(Titus 2:14). This blessed Person — Who is indeed "the great God," and yet our Saviour, the Man Christ Jesus — Who will come in glory to deal with all the wicked in judgment, is the One of Whom the believer can say, "He gave Himself for us," to "redeem us from all lawlessness," in order to secure for Himself a people exclusively for Himself, who will be zealous for the good works that will mark the life of godliness to which grace leads. He has thus established a claim upon us — a claim of love — that we should be for His pleasure. Christ has died for us, that henceforth we should not live unto ourselves, but unto Him that died for us and rose again (2 Cor. 5:15). No one has such a claim upon us as Christ, for, as one has asked, "Who in this world, the nearest or dearest, ever gave himself for you?" To live for His pleasure will set us free from all lawlessness.

(Titus 2:15). Already the apostle has exhorted Titus to speak "the things which become sound doctrine," and now again he not only instructs him to speak of these things, and thus expound them, but to "exhort" his hearers to carry them out, and, if necessary "rebuke" any opposition to them. He was not to be hindered, if any man sought to pour contempt upon him, because he was a young man.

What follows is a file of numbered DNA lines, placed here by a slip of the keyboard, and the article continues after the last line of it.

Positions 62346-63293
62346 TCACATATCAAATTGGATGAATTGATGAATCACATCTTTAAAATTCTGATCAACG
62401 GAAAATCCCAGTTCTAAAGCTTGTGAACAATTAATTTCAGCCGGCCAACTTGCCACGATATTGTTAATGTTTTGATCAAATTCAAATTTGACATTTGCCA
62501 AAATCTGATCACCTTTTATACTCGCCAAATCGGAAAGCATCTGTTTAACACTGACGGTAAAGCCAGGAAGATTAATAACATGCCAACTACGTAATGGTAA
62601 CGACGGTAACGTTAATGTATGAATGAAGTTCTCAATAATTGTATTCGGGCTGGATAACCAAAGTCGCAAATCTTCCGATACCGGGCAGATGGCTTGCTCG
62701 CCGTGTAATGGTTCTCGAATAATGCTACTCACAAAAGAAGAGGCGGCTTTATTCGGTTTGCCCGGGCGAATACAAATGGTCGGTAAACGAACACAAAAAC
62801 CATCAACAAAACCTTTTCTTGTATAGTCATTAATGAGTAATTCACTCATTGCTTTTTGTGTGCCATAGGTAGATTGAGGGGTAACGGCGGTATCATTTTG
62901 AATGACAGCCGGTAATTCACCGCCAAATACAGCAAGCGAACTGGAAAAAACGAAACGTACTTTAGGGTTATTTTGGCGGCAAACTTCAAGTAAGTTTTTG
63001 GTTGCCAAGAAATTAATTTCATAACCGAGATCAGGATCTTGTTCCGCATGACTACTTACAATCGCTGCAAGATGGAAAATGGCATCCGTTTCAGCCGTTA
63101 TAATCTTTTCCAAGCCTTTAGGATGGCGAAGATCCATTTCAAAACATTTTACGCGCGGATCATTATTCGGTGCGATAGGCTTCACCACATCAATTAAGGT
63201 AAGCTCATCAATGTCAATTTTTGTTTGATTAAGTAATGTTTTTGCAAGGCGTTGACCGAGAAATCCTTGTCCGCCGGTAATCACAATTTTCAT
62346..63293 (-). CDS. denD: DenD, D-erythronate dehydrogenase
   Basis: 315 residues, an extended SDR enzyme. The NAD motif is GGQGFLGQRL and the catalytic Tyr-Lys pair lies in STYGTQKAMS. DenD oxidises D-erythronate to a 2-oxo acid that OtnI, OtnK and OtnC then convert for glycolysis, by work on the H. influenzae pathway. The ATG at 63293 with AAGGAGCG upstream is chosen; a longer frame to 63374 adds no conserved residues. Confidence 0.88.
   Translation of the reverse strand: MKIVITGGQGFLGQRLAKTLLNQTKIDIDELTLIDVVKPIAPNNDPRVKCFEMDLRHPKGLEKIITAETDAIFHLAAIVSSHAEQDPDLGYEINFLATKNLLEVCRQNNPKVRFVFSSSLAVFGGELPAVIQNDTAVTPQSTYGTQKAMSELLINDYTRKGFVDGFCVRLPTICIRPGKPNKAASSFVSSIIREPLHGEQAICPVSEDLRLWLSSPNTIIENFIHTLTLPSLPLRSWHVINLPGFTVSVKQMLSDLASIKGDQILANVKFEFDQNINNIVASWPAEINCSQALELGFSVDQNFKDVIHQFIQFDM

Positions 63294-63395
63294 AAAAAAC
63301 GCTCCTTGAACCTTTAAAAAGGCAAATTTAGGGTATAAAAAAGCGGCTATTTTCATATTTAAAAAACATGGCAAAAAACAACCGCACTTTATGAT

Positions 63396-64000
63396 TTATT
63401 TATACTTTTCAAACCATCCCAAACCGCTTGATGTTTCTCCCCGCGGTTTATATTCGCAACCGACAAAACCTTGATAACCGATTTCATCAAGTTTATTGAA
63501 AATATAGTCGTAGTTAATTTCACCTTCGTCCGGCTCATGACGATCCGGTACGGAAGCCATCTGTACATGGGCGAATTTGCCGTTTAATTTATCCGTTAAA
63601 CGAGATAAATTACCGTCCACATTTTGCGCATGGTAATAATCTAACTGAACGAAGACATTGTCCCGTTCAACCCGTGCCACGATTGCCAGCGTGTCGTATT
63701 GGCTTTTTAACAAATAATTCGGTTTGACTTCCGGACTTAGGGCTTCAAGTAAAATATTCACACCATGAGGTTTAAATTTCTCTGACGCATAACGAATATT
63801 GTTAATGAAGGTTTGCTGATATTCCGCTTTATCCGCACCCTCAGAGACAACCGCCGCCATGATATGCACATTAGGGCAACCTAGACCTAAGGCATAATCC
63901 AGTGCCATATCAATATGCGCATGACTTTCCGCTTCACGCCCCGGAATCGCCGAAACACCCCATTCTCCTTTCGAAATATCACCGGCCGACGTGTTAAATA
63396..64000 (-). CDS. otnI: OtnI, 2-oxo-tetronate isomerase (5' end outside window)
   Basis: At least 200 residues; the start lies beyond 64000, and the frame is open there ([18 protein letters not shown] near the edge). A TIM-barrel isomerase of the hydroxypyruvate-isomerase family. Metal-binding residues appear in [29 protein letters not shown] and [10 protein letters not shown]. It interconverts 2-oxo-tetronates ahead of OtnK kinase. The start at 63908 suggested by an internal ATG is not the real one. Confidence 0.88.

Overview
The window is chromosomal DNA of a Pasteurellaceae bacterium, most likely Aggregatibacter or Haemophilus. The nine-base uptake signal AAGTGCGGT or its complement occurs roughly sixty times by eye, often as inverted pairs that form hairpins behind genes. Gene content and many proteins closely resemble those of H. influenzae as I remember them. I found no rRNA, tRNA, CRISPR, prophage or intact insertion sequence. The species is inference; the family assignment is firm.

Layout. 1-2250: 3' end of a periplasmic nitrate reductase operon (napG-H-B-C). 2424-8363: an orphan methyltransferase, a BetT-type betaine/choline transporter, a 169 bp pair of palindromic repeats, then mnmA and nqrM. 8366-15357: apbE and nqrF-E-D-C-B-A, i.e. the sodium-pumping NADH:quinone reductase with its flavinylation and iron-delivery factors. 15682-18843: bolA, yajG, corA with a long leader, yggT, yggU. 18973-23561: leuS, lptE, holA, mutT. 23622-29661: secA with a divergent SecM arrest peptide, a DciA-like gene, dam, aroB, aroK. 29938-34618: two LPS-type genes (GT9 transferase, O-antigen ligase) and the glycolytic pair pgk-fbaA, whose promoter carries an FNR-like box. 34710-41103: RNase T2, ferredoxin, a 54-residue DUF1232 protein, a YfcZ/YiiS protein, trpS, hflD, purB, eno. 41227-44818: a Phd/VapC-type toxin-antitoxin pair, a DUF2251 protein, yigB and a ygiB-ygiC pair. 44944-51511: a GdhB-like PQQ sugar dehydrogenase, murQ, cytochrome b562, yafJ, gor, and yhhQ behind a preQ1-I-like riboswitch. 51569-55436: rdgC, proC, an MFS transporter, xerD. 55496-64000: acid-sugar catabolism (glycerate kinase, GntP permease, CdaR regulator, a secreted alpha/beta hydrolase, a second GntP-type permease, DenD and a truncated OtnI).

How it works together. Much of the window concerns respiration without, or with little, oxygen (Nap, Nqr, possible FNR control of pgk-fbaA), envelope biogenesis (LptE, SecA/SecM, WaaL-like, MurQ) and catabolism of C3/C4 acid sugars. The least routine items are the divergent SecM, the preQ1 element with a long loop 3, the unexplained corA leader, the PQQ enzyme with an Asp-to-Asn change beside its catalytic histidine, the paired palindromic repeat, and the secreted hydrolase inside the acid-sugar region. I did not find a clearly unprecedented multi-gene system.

Titus 3.

Having been instructed as to the behaviour that becomes us in our relations with one another, we are now reminded of the conduct that should mark Christians in reference to the world we are passing through.

(Titus 3:1, 2). As the elect of God we are called out of this world to share in the blessed hope of the coming glory of our Saviour Jesus Christ. As strangers in this world, it is no part of our responsibility to interfere with its government. Whatever the character of the worldly powers our place is to be subject, and obedient to rule. Whatever evil may mark their works, our place is to be ready to every good work. Whatever the character of the rulers, themselves, we are to refrain from speaking evil of any man. Whatever violence or injustice we may have to meet, our place is to act in a spirit of gentleness and meekness that refuses to insist upon our rights.

We know that it is not always easy to act in this spirit, for naturally violence, injustice and insult, stir up resentment in our hearts, leading to revengeful thoughts, if not angry denunciations, and the effort to avenge ourselves (Rom. 12:18, 19).

(Titus 3:3). To enable us to refuse the tendencies of the flesh, and act according to these exhortations we are reminded of two truths:

First, if we find it difficult to meet evil with good, violence with gentleness, and insults with meekness, let us remember that we, ourselves, were once ignorant of the grace of God, and, in those days, we, like the world, were marked by disobedience, deceit, lust, malice and envy. This being so, it surely becomes us to meet in a spirit of gentleness and meekness, the evils in others, of which we ourselves were once guilty. To act otherwise, would only be to fall back into acting in the flesh by meeting evil with evil.